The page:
Dad's last calligraphy and one of the saddest Chinese poems

Unfortunately, I cannot locate the source, age or name of poet and even my aunty in China cannot throw any light. At that stage my dad was too far gone in ill health and memory loss to recall the details.

And so, Qingming 2003 my family and I were at dad's niche in Chua Chu Kang columbarium, to sao mu to bring flowers and incense.

Postscript May 8th 2005 Thanks to my cousin Jian Hu from Fujian I have been able to trace the source of the poem "South and north of the mounds...." The correct title of this poem should be "Drinking wine on Qingming Day" * and the poet is Song Dynasty poet ¸ßôã (Gao Zhi ). Furthermore thanks to my niece Chen Jie from Fujian, my piece Qingming dedicated to the memory of my late father has been translated into Chinese which is reproduced in the next post for Chinese readers on the net.

*Drinking Wine on Qingming Day By Gao Zhi 

清明日对酒 高翥

Qingming Chinese version
To view the Chinese version please set your browser to receive simplified Chinese.

Postscript Dec 2013 : Thanks to my friend Katherine from Worcester, Massachusetts, I have been able to locate the English translation of  Drinking Wine on Qingming Day, translated by Red Pine which I reproduce below :

Drinking Wine on Grave Sweeping Day by Gao Zhi
translated by Red Pine
Hillsides north and south are overrun with graves
sweeping rites on Qingming are nothing but a mess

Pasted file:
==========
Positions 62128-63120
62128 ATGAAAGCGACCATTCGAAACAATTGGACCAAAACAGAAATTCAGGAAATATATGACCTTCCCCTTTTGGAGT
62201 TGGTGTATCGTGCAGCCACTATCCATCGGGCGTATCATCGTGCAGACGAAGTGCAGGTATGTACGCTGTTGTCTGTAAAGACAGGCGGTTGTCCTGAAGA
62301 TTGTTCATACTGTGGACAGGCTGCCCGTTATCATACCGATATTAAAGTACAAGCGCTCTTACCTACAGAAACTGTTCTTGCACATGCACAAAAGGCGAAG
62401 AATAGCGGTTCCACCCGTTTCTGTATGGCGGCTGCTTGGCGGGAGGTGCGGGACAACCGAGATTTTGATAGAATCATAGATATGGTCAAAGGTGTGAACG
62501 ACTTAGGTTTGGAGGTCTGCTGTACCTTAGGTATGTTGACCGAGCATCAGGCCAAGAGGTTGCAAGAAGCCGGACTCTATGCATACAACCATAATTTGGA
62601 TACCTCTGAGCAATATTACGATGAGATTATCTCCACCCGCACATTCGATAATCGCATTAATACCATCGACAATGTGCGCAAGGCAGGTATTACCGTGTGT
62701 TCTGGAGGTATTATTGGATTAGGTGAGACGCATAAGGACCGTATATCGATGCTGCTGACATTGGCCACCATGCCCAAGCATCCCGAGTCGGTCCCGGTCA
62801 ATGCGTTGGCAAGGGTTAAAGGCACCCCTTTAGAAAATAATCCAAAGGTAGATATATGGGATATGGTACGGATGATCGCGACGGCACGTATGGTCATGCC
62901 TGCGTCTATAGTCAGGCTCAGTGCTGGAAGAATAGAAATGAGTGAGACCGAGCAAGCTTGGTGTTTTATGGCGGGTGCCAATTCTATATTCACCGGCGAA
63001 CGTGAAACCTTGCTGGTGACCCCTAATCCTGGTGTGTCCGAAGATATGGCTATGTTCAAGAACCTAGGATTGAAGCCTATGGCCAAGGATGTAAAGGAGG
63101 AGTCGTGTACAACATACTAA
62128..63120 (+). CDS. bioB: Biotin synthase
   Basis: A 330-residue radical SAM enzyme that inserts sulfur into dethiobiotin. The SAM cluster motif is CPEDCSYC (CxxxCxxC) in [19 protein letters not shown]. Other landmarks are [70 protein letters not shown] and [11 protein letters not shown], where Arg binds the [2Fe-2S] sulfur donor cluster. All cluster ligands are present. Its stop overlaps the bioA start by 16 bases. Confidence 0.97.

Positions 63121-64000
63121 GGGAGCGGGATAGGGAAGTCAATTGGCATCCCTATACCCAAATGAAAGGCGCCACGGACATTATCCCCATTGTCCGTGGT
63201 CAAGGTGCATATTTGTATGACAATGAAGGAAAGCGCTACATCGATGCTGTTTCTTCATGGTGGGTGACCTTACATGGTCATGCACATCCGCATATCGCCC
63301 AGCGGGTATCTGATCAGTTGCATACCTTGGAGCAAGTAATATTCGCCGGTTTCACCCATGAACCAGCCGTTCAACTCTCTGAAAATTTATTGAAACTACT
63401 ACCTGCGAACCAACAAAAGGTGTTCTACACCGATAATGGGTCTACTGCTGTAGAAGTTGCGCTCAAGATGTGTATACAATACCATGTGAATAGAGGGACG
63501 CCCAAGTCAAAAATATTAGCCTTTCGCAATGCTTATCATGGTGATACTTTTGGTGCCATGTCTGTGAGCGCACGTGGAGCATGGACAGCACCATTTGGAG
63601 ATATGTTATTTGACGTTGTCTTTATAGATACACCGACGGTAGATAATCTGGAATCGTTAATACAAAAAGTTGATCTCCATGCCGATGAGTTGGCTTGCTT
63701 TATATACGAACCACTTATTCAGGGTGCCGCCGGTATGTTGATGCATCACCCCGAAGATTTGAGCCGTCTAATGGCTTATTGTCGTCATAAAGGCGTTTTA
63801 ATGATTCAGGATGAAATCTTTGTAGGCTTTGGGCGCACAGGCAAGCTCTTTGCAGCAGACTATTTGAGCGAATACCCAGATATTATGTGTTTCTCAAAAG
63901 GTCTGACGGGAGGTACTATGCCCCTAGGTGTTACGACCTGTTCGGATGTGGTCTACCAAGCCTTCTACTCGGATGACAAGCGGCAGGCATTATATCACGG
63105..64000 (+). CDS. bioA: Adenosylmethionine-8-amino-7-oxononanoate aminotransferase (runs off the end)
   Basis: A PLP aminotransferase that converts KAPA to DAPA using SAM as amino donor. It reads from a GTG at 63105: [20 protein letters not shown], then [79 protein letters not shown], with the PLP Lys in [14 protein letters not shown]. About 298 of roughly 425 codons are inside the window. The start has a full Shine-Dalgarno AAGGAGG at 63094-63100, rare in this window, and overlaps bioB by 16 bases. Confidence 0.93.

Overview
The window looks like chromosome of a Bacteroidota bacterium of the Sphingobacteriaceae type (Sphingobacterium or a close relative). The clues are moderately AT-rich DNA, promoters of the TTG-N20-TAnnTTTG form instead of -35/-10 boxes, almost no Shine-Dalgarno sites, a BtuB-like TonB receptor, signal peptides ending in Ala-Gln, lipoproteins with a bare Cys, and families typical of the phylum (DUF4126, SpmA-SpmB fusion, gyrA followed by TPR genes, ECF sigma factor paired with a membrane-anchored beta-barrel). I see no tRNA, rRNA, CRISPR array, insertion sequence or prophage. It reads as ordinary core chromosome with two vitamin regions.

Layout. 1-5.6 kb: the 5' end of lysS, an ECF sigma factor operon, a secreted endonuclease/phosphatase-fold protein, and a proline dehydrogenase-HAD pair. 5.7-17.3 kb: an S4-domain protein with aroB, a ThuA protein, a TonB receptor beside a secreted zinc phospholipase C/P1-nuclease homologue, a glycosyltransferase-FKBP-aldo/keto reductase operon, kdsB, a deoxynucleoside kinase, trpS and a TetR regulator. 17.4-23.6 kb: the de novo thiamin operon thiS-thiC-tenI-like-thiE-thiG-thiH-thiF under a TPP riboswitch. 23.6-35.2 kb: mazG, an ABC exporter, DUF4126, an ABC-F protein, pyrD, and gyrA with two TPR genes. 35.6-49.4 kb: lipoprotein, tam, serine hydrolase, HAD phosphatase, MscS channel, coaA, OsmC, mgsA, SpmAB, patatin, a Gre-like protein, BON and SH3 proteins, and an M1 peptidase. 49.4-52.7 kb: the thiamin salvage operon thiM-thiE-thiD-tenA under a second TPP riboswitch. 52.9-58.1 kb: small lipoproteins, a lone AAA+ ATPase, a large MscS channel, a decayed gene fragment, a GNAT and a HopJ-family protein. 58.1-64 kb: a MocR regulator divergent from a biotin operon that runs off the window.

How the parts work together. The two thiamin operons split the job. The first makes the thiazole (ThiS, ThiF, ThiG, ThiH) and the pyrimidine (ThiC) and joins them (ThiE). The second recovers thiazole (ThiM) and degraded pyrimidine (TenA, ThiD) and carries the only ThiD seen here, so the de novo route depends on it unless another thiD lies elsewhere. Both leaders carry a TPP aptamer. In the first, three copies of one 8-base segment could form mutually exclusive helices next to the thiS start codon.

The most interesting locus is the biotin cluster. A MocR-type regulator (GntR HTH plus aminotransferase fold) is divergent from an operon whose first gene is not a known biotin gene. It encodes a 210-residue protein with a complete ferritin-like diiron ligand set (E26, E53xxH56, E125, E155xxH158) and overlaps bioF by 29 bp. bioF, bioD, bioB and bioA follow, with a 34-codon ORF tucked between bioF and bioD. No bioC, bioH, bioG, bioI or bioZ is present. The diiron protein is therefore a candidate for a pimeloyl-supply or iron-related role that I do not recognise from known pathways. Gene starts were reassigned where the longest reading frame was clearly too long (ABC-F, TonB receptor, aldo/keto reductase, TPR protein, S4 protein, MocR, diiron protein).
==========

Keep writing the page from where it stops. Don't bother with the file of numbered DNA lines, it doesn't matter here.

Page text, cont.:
paper ashes fly like snow-white butterflies
tears from broken hearts stain azaleas red
foxes sleep in tombs once the sun goes down
children play in lamplight on the way back home
who has wine this life should drink until they're drunk
no drop has ever reached the ninefold springs below
Reproduced from Poems of the Masters translated by Red Pine

Qingming 2003 (Chinese version)

清明 (2003年)作者 世英 。译者 陈洁

translated by Chen Jie (陈洁),my niece from China

四月对艾略特(Eliot)来说也许是最残酷的时节,对于全世界的华人来说也是一个悲伤和追思的时节,因为这是扫墓的时候。 2003年4月5日是清明节,这意味着那些孝顺的子孙们为他们的祖先整修坟墓,并带上供品、鲜花以及香去祭拜已故亲人的日子到了。这个延续了几千年之久的中华民族扫墓传统今天在新加坡,除了扫墓,已?­演变成去朝拜存放骨灰的寺庙或者到专门存放骨灰的安置室去拜祭已故亲人了。





父亲在这个年纪仍然为我的二哥KP(镜平)的房子题了首诗。(我无法确定那首诗是否是他自己写的,还是从他的记忆深处挖掘出来的。)他也很喜欢背诵这首诗。如今这首诗“窗前双柏树,后有万亩田!”已成为在蔡厝港(Chua Chu Kang)存放父亲骨灰盒处的墓志铭。



2003年的清明,我和我家人带着鲜花和香到蔡厝港(Chua Chu Kang)为我父亲扫墓。

是的,露西,父亲已?­去世了,但他永远活在我们心中! 2003年5月


附言no.2 2005 年5月8 日:感谢 我的堂哥 鉴湖 帮助 我 追踪诗 “南北山头多墓田”来源. 这首诗的正确的标题应该是"清明日对酒 " 并且诗人是宋朝诗人 高翥 。此外感谢我的甥女 陈洁,?­译从英语到汉语我的文章清明, 下面被再生产。清明是致力我已故的父亲记忆。我希望中国读者在互联网能读它。

清明日对酒 高翥


高翥 ( 1170?­?­1241) 南宋诗人。字九万,号菊(左石右间)。浙?­余姚人。游荡?­湖,布衣终身。著《菊(左石右间)小集》,有《南宋群贤小集》本,《信天巢遗稿》,有《四库全书》本。 高翥是?­湖派中较有才情的诗人。他的一些诗具有民歌风味,如《秋日田父辞二首》写农村风俗,语言朴素自然;《春情四首》如民间情歌;《无题》诗也写得与竹枝词相仿佛,如:“风竹萧萧?­月明,孤眠真(上竹下固)可怜生。不知昨夜相思梦,去到伊行是几更?”他擅长以平易自然的诗句写出寻常不?­意的景色,如“草色溪流高下碧,菜花杨柳浅深黄”(《晓出黄山寺》),把草色和溪流、菜花和杨柳这些常见的景物写得相映成趣。《多景楼》以深秋晚景衬托故国之思,笔致雅?­。